June 24, 2024

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TikTok 'ghosts' – what happened when India banned the app

TikTok 'ghosts' – what happened when India banned the app

Four years ago, India was TikTok's largest market. The app had a user base of 200 million and provided literally life-changing opportunities for some content creators and influencers.

TikTok's rise seemed unstoppable, until border tensions between India and China led to violent and deadly incidents.

After the deadly border incidents, the Indian government banned the app on June 29, 2020. Almost overnight, TikTok disappeared. But TikTok accounts and videos in India are still published “frozen in time”, at a time when the application emerged as a giant channel.

In some ways, this image could provide a preview of what may be on the horizon in the United States. On April 24, President Joe Biden signed a bill that could finally ban TikTok from the United States, marking a new chapter after years of threats and failed legislation.

The law requires the company that owns TikTok, Bytedance, to sell its stake in the application within the next nine months, with an additional three-month grace period, or face the possibility of being banned in the country. For its part, Bytedance says it has no intention of selling the social media platform, and says it will take legal action.

Banning such a popular social media app would be an unprecedented moment in American tech history, though the looming legal battle makes TikTok's fate uncertain for now. However, the example of India shows what can happen when a large country “deletes” TikTok from its citizens’ smartphones.

India isn't the only country to take this step — in November 2023, Nepal also announced its decision to ban TikTok, and Pakistan has implemented a series of temporary bans since 2020. As its app's 150 million US users move from video to video, the ban TikTok in India “shows that users adapt quickly, but also that when TikTok disappears, much of its culture is lost with it,” the BBC commented in its analysis.

Sukarita Tyagi, a Mumbai-based film critic, amassed 11,000 followers on her account when TikTok crashed, and some of her videos have received millions of views.

“TikTok was booming,” says Tyagi. “People were getting together across the country, dancing, doing skits, and writing about how they ran their families in their small town.” “Suddenly countless people were enjoying this calling that they had always rejected, but now it was possible.”

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The app became a phenomenon because of the ways in which its algorithm opened up opportunities for Indian users in rural areas where they were able to find an audience and even achieve celebrity status that was not possible on other apps.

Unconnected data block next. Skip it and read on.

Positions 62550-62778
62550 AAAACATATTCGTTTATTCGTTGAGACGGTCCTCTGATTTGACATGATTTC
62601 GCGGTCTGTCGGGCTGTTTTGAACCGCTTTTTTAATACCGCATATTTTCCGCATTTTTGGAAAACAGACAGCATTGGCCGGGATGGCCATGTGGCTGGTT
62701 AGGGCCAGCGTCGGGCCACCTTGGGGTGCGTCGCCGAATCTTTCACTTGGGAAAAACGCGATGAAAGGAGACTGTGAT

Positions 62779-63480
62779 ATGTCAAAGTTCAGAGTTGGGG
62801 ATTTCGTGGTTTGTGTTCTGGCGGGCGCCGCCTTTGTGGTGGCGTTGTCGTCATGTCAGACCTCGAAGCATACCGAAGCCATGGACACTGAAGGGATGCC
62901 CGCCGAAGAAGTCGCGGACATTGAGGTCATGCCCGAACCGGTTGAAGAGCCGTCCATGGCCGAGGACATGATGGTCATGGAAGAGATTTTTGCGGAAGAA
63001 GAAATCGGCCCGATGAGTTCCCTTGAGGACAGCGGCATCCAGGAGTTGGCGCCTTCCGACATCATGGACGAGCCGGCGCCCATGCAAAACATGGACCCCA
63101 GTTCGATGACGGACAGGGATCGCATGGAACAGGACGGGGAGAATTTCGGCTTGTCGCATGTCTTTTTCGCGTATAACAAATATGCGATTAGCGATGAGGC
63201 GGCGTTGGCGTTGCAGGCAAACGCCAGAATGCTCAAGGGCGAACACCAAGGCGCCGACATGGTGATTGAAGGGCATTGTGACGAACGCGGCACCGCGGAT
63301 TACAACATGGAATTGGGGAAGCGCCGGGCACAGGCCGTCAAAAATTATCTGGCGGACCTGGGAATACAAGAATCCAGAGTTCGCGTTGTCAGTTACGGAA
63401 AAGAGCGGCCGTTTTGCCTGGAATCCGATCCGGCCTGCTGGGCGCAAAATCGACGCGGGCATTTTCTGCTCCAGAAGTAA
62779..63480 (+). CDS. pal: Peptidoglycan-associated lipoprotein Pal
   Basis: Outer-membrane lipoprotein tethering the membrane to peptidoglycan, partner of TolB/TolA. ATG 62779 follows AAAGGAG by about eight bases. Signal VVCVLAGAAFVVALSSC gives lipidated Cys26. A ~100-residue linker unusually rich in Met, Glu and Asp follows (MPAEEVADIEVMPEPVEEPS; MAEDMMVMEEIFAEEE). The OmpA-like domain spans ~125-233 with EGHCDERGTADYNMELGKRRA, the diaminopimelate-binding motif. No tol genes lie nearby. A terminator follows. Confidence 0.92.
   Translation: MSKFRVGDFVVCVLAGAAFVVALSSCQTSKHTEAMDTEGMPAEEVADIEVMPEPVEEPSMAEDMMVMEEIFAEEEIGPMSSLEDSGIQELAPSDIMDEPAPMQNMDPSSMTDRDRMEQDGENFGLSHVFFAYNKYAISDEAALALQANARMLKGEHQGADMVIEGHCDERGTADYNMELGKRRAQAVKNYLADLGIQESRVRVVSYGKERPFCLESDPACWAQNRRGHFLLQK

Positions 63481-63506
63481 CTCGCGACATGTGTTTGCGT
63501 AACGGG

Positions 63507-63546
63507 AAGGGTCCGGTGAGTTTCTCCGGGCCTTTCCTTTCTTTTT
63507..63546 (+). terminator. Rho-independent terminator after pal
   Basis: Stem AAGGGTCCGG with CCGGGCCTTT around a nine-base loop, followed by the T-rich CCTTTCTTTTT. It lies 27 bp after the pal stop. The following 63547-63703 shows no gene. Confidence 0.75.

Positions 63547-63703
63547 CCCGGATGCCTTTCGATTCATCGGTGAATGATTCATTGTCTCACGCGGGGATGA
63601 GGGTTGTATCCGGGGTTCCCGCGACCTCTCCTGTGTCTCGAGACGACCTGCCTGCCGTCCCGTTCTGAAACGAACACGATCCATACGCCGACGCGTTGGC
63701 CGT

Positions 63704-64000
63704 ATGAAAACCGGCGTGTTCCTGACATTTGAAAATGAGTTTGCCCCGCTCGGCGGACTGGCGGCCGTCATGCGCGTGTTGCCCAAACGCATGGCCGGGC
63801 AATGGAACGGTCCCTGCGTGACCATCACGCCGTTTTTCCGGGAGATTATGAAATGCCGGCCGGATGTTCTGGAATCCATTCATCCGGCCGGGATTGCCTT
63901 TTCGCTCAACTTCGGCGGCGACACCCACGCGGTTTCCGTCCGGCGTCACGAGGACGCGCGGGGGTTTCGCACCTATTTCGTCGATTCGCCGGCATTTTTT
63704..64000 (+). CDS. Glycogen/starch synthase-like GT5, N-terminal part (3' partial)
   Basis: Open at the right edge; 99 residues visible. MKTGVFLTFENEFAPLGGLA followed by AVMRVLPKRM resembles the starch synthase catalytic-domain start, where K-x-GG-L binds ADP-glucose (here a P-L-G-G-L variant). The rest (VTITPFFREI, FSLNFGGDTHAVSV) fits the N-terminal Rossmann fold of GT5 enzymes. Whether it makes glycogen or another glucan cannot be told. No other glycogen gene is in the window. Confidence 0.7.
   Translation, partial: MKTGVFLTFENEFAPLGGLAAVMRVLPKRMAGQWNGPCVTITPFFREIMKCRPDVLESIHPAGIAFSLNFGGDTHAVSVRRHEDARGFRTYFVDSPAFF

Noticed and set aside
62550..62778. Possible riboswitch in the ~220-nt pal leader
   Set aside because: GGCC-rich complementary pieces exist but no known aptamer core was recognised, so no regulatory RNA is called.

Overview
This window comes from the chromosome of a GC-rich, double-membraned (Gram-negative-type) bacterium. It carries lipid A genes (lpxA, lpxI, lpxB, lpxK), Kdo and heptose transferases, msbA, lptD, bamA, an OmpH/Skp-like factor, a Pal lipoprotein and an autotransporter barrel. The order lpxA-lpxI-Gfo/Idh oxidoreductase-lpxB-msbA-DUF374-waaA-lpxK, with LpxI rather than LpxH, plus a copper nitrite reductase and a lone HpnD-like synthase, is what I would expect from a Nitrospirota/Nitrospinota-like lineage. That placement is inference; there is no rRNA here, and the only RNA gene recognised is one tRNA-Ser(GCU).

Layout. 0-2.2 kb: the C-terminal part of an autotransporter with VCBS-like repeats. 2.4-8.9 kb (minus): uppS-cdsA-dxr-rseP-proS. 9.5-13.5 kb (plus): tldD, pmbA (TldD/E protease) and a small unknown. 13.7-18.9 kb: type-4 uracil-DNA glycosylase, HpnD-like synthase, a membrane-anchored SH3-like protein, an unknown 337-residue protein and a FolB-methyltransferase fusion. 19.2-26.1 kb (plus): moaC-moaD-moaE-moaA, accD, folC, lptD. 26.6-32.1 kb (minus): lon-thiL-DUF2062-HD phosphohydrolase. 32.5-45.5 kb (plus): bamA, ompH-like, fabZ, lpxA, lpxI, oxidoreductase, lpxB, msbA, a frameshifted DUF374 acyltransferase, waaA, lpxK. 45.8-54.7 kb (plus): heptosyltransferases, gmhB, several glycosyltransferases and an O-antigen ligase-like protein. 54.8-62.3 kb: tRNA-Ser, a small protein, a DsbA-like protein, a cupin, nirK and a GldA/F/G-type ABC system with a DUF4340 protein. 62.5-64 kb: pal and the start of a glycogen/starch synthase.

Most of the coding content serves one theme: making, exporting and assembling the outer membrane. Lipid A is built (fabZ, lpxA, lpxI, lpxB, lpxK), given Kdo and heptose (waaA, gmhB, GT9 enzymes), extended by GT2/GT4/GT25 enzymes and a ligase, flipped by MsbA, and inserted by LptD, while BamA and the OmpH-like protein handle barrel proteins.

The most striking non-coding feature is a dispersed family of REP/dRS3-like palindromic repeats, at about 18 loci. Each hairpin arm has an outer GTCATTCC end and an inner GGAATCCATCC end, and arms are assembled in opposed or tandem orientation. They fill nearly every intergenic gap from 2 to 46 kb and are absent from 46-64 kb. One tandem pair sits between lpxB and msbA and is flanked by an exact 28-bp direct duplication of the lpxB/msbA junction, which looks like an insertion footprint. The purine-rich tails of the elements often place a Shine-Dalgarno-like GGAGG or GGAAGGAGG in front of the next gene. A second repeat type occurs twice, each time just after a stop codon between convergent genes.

“For the first time, I have democratized reaction to content,” says Prasandhu Roy, an author and technology analyst based in New Delhi. “We started seeing a lot of these rural people who are very low on the socio-economic level, who would never dare to dream of getting followers or making money from it. The TikTok recommendations page took it to users who wanted to see such content. “There was nothing like it in terms of video distribution.”

Chinese company ByteDance does not sell TikTok

TikTok has similar “cultural” importance in the United States, where niche communities and countless small businesses and creators secure their income through the app. This is a model of success that is less common on other social media platforms.

Instagram, for example, promotes content from accounts with larger followers, while TikTok focuses more on encouraging regular users to post.

When TikTok was shut down in India, the government also banned 58 Chinese apps, including some that are now rising in popularity in the US, like clothing and accessories shopping app Shein. Over the years, India has banned more than a hundred Chinese apps, though negotiations recently made an Indian version of Shein available.

The same thing could happen in the United States. The new law will set a “precedent” It creates a mechanism for the US government to get rid of other Chinese apps as well. The privacy and national security concerns expressed by politicians about TikTok could apply to many other companies as well.


When one popular app is removed, others try to fill the void. “Once TikTok was banned, it opened up a multi-billion-dollar opportunity,” says Nikhil Bawa, an Indian technology strategist and founder of the news site MediaNama. “Many Indian startups have tried to fill the void.”